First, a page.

Everything You Need to Know About PackML Explained by an Expert
Following the recent announcement that Lee Smith, Lead Software Engineer at Mettler-Toledo, has been appointed Co-Chairman of the OMAC Packaging Workgroup, we’re pleased to welcome Lee for his first guest blog…
Hi everyone and welcome to my first blog post of 2017. I’m delighted to have been appointed co-chairman of the OMAC Packaging Workgroup as of January this year. For those that don’t know, the Packaging Workgroup is the part of OMAC (the Organization for Machine Automation and Control) which is responsible for PackML and its related initiatives (amongst other things).
Having represented Mettler-Toledo for the last four years at most of OMAC’s events in Europe and the US, I’m excited about being involved in shaping the future direction of OMAC’s packaging initiatives. In addition, I’m looking forward to meeting more of the OMAC community in my new role and would urge you to introduce yourself if you attend any future OMAC events. In my first post, I’d like to give a short overview of PackML…
What is PackML?
PackML, or ISA TR88.00.02 to give it its full name, is a machinery standard produced by OMAC. It’s been around for several years and one of the original objectives was to provide best practice software templates to allow machine builders to produce high-quality code for their machine controllers.
PackML introduces the concept of machine modes and states. The modes represent the different fundamental operations of the machine, whereas the base state machine provided by PackML can be customised to model the behaviour of the machine for a given operational mode. The result is operating software that adopts a clean and common structure and terminology. Machines designed using PackML from first principles should be easier to maintain compared to non-PackML machines that often suffer from ‘spaghetti code’.
Machines built upon PackML typically adopt the ‘Make2Pack’ modular coding standard, defined as part of ISA 88.00.05. Although this isn’t actually mandated by the PackML standard, it fits well with PackML by enforcing logically separate software modules known as ‘equipment modules’ and ‘control modules’. Such a structure leads to software modules with lower coupling that are highly cohesive and readily reusable. Numerous examples exist of machine builders that were able to rapidly create new machines by reusing existing PackML and Make2Pack software modules.
Automation vendors that provide the machine controllers also typically offer ‘PackML templates’ directly within their automation development environments. These templates provide a PackML ‘quick-start’ for programmers, to allow machine builders to quickly and easily adopt PackML within their products. Such PackML templates include the boilerplate coding structure, standard naming conventions and sometimes HMI templates, allowing the development to be focused on the value-added, rather than on the low level technical details.
From an end user and integrator perspective, the real benefits of PackML are all about common elements between different machines, irrespective of the provider. If the fundamental control platform of each machine is designed using PackML, it’s not too much of a leap for lower-skilled operators to move between multiple different machines without the need for extensive training. Operators familiar with PackML will be aware of the fundamental concept of changing modes on the machine to perform different operations, and the concept of issuing commands to navigating the state model. They will also be aware of the common PackML terminology and definitions.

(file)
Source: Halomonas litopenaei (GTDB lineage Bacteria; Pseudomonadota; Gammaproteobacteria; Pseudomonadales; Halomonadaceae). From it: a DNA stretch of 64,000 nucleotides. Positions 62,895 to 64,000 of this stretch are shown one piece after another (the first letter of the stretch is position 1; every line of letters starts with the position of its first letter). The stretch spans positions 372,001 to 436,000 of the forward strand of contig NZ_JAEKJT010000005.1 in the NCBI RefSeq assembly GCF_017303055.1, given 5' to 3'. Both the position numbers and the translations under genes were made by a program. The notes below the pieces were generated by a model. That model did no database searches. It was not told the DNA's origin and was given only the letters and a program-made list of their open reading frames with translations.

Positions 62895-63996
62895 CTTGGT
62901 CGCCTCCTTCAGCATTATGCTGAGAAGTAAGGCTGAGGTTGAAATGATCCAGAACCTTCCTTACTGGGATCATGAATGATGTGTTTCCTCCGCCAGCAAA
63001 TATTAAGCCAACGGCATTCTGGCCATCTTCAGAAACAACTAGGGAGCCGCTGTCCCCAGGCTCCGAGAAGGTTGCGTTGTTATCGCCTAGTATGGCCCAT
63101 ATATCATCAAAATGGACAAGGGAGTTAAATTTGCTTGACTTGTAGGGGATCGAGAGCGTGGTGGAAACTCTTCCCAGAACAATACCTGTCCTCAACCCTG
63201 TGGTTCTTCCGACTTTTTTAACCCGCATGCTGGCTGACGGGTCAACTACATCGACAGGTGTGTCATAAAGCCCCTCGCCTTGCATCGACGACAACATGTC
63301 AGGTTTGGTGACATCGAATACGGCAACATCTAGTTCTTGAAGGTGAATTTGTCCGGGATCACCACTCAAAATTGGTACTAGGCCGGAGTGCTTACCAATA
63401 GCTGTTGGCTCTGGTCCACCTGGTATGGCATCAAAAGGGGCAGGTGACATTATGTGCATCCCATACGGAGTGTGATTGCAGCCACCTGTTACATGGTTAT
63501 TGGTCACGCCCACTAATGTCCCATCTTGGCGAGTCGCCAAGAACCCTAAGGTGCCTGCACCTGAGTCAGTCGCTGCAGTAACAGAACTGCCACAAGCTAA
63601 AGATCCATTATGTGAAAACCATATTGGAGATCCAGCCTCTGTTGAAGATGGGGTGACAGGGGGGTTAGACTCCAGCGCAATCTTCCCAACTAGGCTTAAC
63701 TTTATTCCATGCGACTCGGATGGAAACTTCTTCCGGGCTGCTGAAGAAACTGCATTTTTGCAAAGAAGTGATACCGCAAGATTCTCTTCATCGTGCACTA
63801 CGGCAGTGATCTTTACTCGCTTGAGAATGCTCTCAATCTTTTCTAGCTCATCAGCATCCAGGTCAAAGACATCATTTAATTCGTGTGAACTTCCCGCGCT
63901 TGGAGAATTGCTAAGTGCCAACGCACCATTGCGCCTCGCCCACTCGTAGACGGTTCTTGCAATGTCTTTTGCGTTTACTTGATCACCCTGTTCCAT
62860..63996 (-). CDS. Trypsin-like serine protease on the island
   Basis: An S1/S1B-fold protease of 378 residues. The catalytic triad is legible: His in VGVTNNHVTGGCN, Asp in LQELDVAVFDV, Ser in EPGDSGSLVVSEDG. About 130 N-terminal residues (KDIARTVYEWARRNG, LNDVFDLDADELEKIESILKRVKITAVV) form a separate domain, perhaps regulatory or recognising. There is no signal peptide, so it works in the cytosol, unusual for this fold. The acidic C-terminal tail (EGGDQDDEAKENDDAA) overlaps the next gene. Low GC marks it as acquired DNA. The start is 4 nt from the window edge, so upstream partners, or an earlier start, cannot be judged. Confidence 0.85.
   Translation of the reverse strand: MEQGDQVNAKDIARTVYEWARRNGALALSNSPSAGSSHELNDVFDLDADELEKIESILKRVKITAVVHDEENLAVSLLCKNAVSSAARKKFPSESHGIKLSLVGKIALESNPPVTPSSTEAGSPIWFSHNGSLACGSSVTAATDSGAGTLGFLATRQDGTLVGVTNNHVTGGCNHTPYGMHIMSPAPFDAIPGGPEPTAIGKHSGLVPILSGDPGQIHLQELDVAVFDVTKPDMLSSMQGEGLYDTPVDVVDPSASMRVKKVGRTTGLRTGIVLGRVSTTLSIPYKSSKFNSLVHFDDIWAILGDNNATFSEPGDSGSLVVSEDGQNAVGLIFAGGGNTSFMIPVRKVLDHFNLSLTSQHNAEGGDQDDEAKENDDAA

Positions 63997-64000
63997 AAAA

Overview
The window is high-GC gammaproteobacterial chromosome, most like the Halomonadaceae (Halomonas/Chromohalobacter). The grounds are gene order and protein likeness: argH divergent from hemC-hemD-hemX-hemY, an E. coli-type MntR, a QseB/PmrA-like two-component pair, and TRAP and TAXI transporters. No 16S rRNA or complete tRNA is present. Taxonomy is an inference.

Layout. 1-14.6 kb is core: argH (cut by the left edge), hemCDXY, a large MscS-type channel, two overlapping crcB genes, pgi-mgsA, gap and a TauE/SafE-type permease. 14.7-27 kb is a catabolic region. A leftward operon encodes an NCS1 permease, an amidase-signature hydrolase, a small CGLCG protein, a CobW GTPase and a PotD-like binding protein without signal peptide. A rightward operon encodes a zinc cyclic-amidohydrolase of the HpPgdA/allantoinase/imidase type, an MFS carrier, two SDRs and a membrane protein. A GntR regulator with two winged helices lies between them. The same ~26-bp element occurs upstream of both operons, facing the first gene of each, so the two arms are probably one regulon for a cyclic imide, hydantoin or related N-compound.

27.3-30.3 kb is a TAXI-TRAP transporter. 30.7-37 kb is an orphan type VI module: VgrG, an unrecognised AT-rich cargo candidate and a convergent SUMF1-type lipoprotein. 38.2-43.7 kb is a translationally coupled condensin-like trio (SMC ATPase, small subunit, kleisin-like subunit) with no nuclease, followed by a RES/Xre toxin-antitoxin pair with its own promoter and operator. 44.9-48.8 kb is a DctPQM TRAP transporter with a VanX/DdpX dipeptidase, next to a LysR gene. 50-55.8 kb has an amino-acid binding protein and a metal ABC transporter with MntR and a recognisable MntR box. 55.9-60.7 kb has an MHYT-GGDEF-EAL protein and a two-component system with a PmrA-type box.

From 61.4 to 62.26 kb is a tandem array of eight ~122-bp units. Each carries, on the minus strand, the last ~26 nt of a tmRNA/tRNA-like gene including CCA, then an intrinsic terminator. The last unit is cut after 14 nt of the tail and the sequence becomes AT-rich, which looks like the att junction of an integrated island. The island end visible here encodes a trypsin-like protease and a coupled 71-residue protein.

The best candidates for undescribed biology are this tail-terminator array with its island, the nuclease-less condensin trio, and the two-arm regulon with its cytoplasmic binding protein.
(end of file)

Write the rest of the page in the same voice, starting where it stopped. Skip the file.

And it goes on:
If PackML is adopted across an entire line, PackML states can often serve as a diagnostics mechanism to identify the reason for unplanned downtime. Some end users even go to the lengths of having their own internal maintenance teams who have the skills required to modify PLC code in order to troubleshoot machine failures. In such cases, PackML can simplify is process by providing a platform that’s familiar to the maintenance team, leading to quicker and more reliable fixes.
PackML and Product Inspection Equipment
PackML offers different benefits to different types of users. As a supplier of product inspection solutions, Mettler-Toledo could reasonably be described as a provider of auxiliary packaging equipment, as opposed to a provider of large primary packaging machinery. So far, the emphasis for us has been on leveraging PackML in combination with a range of industry standard communications protocols to provide a standards-based interface for reporting machine state and performance information e.g. Overall Equipment Effectiveness (OEE), ultimately making our solutions easier to work with for both end users and integrators. Having said that, however, we’re always considering ways we can further realise some of the additional benefits PackML offers as part of our new product developments.
Lee Smith will be speaking in Copenhagen, Denmark on March 15-16. His OMAC presentation (The Organization for Machine Automation and Control) will cover the implementation of PackML across a range of in-line product inspection solutions, including checkweighing, metal detection, vision and x-ray inspection systems.
In next week’s blog, I’ll explain how PackML’s evolved over the years and what the future has in store. In the meantime, please add any comments below.
PackML & OPC UA Seminar – Microsoft Development Center, Copenhagen, Denmark
- March 15th – 16th 2017
- Lee Smith will present Mettler-Toledo’s PackML and associated communications implementation across a range of product inspection equipment such as checkweighing, metal detection, x-ray inspection and vision inspection
- Full programme: http://sesam-world.com/_pdf/OMAC/OMAC-conference-CPH.PDF
- Registration: http://sesam-world.com/registration-omac/